Category Archives: Photography
My original thought was to try and find Webber Lake, a place were my father had camped as a boy and where he had taken his family to camp years later as a grown man. I knew Webber Lake had been purchased by a private party and you couldn’t get in there anymore but recently I heard it was re-opening to the public. As it turns out, it won’t re-open to the public until next year. So, detour to Independence Lake a short dirt road drive just off of Hwy 89 outside of Truckee, CA. Read about it here ->http://www.nature.org/ourinitiatives/regions/northamerica/unitedstates/nevada/placesweprotect/independence-lake.xml
With our picnic lunch in hand daddy and I trekked up the small ridge that overlooked the lake. The smell of pine was in the air and the air was cold and it was threatening to rain. We had the entire lake to ourselves. We worked fast to get out our ham sandwiches and corn chips. We decided lunch was going to be a quick deal because the wind created a chill factor that made lingering pretty uncomfortable. We managed to last long enough to eat and swill down a beer. We took our time driving back out and the weather was warmer once we got away from the lake. Daddy was having a great time exploring and he kept saying, “I think I’ve been here before.” I reminded him that he had, many times and I said, “See, you haven’t forgotten everything.” He just smiled and picked up a big granite rock to take home. (Click once on image to enlarge for full view)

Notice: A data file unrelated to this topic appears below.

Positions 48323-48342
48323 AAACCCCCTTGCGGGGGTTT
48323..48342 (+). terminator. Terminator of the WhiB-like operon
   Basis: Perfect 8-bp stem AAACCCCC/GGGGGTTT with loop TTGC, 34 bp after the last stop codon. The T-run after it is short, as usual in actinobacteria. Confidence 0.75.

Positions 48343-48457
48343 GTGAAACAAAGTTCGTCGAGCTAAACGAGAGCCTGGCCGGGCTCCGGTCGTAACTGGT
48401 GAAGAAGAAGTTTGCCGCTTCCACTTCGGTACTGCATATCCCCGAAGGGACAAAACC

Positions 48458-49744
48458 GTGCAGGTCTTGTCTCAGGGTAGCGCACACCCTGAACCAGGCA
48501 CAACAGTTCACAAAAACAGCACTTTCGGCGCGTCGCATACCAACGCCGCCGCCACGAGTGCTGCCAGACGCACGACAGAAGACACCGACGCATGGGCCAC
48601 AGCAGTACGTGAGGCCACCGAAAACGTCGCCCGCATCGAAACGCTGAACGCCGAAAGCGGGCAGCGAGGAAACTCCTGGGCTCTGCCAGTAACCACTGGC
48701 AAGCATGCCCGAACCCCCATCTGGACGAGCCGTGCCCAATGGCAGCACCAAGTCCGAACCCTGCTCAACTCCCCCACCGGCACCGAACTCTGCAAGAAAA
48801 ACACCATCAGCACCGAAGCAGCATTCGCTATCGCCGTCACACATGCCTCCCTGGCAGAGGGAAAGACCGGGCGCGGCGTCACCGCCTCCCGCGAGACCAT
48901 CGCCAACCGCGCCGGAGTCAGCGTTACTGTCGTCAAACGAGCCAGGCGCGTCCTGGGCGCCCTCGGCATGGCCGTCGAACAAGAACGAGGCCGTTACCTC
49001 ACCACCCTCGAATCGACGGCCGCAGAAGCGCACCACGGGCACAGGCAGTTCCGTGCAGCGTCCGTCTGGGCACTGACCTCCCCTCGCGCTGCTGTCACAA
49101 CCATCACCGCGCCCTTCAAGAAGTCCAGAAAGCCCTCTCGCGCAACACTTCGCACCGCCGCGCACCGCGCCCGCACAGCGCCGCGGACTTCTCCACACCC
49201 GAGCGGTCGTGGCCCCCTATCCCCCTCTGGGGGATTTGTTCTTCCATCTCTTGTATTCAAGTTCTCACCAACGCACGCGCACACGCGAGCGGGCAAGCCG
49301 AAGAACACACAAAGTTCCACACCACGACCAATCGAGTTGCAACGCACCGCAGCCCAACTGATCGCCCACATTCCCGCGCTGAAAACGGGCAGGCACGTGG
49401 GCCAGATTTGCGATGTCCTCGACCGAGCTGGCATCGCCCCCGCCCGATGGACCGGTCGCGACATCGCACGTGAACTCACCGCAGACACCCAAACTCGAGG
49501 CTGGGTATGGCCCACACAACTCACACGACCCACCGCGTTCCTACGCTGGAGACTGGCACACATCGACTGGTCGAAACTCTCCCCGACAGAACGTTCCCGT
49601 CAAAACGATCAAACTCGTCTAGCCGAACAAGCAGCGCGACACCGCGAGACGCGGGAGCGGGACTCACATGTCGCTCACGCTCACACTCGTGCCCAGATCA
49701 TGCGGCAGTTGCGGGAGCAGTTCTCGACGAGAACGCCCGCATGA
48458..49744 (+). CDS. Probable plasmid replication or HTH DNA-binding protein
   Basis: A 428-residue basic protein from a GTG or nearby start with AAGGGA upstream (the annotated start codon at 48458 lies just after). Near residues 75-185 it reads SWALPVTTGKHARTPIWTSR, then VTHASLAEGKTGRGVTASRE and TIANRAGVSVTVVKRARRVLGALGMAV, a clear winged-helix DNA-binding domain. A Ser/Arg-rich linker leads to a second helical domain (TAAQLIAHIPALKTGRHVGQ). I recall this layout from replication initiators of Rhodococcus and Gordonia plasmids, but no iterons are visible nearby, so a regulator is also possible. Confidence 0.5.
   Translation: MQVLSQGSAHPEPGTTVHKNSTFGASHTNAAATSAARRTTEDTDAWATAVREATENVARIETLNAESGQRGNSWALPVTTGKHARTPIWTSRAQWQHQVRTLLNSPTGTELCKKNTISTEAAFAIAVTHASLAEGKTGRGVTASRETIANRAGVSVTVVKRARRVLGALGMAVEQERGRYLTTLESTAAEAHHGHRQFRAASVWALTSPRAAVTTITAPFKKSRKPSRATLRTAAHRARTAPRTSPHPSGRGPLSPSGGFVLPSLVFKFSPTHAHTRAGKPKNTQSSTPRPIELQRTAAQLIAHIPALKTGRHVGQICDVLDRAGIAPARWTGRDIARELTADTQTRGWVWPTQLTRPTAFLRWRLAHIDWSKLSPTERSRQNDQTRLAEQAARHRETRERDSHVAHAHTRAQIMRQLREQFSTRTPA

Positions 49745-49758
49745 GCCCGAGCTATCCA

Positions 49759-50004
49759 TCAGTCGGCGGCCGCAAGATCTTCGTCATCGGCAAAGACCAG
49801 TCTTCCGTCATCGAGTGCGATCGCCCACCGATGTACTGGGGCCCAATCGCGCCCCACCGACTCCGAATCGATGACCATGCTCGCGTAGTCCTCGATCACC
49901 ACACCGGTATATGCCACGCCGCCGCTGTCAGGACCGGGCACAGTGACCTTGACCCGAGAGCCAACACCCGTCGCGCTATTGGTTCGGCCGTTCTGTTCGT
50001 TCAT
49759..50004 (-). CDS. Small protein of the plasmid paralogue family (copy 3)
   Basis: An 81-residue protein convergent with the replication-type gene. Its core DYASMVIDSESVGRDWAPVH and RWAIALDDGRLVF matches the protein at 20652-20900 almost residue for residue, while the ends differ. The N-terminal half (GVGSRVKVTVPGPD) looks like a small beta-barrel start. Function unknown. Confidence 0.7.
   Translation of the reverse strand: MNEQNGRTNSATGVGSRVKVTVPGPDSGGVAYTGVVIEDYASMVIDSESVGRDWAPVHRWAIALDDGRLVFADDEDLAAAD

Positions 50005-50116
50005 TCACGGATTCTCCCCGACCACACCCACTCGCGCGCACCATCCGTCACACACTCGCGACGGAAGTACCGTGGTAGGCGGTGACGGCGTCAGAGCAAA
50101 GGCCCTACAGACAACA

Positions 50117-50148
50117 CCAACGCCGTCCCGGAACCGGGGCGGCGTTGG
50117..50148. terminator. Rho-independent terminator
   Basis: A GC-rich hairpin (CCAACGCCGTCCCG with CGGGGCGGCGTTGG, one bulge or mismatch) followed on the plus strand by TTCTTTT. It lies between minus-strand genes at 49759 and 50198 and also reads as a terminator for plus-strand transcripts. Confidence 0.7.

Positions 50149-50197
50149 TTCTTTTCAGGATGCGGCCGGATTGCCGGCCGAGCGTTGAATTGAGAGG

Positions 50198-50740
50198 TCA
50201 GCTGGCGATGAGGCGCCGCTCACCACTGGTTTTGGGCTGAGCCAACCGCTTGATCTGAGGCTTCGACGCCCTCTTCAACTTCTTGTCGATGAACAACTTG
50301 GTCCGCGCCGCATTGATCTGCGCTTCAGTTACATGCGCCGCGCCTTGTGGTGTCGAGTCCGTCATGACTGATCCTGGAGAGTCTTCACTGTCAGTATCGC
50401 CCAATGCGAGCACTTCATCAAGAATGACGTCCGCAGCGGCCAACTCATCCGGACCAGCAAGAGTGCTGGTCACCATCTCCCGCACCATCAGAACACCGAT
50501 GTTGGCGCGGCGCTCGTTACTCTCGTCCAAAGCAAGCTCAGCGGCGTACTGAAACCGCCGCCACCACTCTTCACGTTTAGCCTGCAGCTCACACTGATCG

Curious two year old Sierra Dawn explores the deck and the wonderful view of the Bijou Basin in Peyton, Colorado.
My extended family owed several hundred acres in the Sierra Foothills dating back to the late 1800’s. They were farmers and grew many things on The Ranch over the years. My great grandfather, George Simpson, was a drinker and a gambler and unfortunately he gambled away much of the family homestead. Thank goodness for the women folk in the family because my great grandmother had the good sense to take over the family farm business and preserve a chunk for future generations. At some point over those years long ago, a pear and apple orchard was planted. Last Fall I shot a few pictures of these heirloom pears shortly after my brother picked them at a family gathering. While they were a gorgeous array of yellows and greens, I converted the shot to a black and white photo because I thought the fruit made for an interesting still life on the long, log table.